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Lookup NU author(s): Dr Julia Reichelt
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The expression of distinct keratin pairs during epidermal differentiation is assumed to fulfill specific and essential cytoskeletal functions. This is supported by a great variety of genodermatoses exhibiting tissue fragility because of keratin mutations. Here, we show that the loss of K10, the most prominent epidermal protein, allowed the formation of a normal epidermis in neonatal mice without signs of fragility or wound-healing response. However, there were profound changes in the composition of suprabasal keratin filaments. K5/14 persisted suprabasally at elevated protein levels, whereas their mRNAs remained restricted to the basal keratinocytes. This indicated a novel mechanism regulating keratin turnover. Moreover, the amount of K1 was reduced. In the absence of its natural partner we observed the formation of a minor amount of novel K1/14/15 filaments as revealed by immunogold electron microscopy. We suggest that these changes maintained epidermal integrity. Furthermore, suprabasal keratinocytes contained larger keratohyalin granules similar to our previous K10T mice. A comparison of profilaggrin processing in K10T and K10−/− mice revealed an accumulation of filaggrin precursors in the former but not in the latter, suggesting a requirement of intact keratin filaments for the processing. The mild phenotype of K10−/− mice suggests that there is a considerable redundancy in the keratin gene family.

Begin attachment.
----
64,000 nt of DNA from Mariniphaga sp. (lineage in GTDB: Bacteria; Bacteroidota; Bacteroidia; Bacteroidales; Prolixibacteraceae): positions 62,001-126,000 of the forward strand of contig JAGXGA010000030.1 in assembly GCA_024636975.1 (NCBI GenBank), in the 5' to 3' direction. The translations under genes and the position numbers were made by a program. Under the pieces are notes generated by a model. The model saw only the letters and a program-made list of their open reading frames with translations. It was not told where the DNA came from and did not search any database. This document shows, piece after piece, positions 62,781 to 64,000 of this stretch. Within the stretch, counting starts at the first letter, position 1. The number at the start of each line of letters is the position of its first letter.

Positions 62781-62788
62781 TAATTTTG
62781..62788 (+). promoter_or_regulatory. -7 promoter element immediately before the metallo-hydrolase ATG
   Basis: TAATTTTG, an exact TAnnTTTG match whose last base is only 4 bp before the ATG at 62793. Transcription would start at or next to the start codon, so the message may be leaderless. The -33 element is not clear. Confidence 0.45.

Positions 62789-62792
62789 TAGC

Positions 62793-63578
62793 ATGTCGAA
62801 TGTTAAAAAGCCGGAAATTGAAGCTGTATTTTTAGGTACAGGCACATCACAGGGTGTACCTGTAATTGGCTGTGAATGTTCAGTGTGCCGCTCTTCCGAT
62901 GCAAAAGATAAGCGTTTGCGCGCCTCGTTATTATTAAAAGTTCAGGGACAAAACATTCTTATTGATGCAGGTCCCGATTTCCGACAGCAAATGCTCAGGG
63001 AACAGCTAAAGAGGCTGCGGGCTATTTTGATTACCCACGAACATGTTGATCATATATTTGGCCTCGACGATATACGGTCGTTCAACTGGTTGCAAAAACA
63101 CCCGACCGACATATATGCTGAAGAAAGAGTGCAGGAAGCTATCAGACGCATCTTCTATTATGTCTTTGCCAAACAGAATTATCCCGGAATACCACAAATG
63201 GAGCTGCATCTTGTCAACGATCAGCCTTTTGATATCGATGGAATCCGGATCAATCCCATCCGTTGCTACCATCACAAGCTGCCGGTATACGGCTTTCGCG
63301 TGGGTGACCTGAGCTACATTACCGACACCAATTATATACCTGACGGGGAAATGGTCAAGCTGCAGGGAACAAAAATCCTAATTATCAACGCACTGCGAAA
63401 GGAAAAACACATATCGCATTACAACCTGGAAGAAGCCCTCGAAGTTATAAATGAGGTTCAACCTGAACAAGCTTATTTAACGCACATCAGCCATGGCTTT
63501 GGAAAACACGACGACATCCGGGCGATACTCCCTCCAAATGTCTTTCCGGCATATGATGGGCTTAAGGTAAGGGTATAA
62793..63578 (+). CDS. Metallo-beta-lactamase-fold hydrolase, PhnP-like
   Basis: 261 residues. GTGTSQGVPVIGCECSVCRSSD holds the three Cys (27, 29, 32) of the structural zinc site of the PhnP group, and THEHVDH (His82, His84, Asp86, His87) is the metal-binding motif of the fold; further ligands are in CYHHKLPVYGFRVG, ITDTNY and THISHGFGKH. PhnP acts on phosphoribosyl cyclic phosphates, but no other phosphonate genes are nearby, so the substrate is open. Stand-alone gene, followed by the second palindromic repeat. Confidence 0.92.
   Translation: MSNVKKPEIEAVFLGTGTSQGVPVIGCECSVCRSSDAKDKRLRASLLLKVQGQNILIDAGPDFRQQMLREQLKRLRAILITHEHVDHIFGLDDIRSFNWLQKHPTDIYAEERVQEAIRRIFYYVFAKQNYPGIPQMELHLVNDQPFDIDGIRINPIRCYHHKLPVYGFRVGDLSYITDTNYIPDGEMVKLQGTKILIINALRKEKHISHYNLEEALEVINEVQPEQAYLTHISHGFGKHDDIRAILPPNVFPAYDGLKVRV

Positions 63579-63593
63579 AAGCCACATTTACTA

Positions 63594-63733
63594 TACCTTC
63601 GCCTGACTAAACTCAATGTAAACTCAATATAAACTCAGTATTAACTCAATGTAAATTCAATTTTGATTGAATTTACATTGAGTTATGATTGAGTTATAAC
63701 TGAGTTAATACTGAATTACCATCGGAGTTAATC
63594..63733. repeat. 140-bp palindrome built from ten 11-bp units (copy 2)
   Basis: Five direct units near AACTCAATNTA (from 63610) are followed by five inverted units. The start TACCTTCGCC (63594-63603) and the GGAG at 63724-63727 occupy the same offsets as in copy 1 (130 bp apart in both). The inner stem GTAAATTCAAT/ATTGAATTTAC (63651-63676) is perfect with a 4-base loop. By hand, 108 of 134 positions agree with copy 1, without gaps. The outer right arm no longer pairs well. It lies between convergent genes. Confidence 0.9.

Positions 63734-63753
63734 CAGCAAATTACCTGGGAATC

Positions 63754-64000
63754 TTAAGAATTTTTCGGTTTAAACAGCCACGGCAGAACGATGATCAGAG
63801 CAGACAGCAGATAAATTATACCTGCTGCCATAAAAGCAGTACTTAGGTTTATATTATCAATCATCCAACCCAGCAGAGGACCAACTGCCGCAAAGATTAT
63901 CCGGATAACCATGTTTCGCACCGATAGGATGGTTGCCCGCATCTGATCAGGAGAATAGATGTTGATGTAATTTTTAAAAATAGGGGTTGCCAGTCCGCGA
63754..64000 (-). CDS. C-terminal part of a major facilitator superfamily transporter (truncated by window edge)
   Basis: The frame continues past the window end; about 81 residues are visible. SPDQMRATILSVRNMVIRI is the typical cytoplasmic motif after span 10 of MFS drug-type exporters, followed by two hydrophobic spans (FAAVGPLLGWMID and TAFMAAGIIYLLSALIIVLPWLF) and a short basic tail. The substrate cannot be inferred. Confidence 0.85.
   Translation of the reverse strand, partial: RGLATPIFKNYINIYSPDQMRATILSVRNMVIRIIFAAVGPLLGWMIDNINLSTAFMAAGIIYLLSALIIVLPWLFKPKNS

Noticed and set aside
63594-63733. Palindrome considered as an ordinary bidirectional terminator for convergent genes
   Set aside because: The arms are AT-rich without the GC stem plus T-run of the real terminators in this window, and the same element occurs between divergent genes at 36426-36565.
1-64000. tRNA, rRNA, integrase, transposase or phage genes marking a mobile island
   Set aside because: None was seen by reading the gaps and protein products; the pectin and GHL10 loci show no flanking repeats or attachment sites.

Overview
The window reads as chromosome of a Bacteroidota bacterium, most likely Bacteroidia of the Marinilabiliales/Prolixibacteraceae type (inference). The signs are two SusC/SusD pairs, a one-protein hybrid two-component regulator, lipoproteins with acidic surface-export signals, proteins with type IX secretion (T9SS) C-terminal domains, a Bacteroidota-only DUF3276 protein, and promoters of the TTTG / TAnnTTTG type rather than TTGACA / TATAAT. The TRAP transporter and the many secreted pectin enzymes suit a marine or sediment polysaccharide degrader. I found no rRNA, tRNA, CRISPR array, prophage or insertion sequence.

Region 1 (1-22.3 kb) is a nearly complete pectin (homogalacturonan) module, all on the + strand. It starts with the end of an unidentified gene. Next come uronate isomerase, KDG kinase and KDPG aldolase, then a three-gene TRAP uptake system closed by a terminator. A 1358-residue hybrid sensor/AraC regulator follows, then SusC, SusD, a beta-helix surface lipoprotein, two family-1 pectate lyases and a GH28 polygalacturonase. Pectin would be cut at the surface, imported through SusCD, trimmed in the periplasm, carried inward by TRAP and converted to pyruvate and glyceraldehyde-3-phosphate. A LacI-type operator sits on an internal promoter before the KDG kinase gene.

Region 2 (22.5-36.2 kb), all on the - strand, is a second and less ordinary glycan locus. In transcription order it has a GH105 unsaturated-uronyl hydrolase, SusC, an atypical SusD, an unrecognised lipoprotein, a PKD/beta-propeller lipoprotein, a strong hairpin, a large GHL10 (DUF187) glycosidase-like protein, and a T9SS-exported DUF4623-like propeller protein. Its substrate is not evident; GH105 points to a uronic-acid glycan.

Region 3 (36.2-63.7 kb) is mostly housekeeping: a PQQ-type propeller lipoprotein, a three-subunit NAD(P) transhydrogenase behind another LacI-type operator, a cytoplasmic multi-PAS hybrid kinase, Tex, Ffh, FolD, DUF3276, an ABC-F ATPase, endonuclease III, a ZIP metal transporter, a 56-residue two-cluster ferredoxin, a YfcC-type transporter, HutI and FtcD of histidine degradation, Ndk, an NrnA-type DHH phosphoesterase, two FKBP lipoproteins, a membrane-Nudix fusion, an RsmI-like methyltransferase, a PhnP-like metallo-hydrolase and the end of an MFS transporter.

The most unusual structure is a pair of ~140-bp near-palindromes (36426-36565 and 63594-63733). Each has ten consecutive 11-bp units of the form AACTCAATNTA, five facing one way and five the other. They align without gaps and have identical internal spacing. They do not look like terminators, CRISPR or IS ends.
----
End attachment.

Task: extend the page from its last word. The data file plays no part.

Author(s): Reichelt J, Bussow H, Grund C, Magin TM
Publication type: Article
Publication status: Published
Journal: Molecular Biology of the Cell
ISSN (print): 1059-1524
ISSN (electronic): 1939-4586
Publisher: American Society for Cell Biology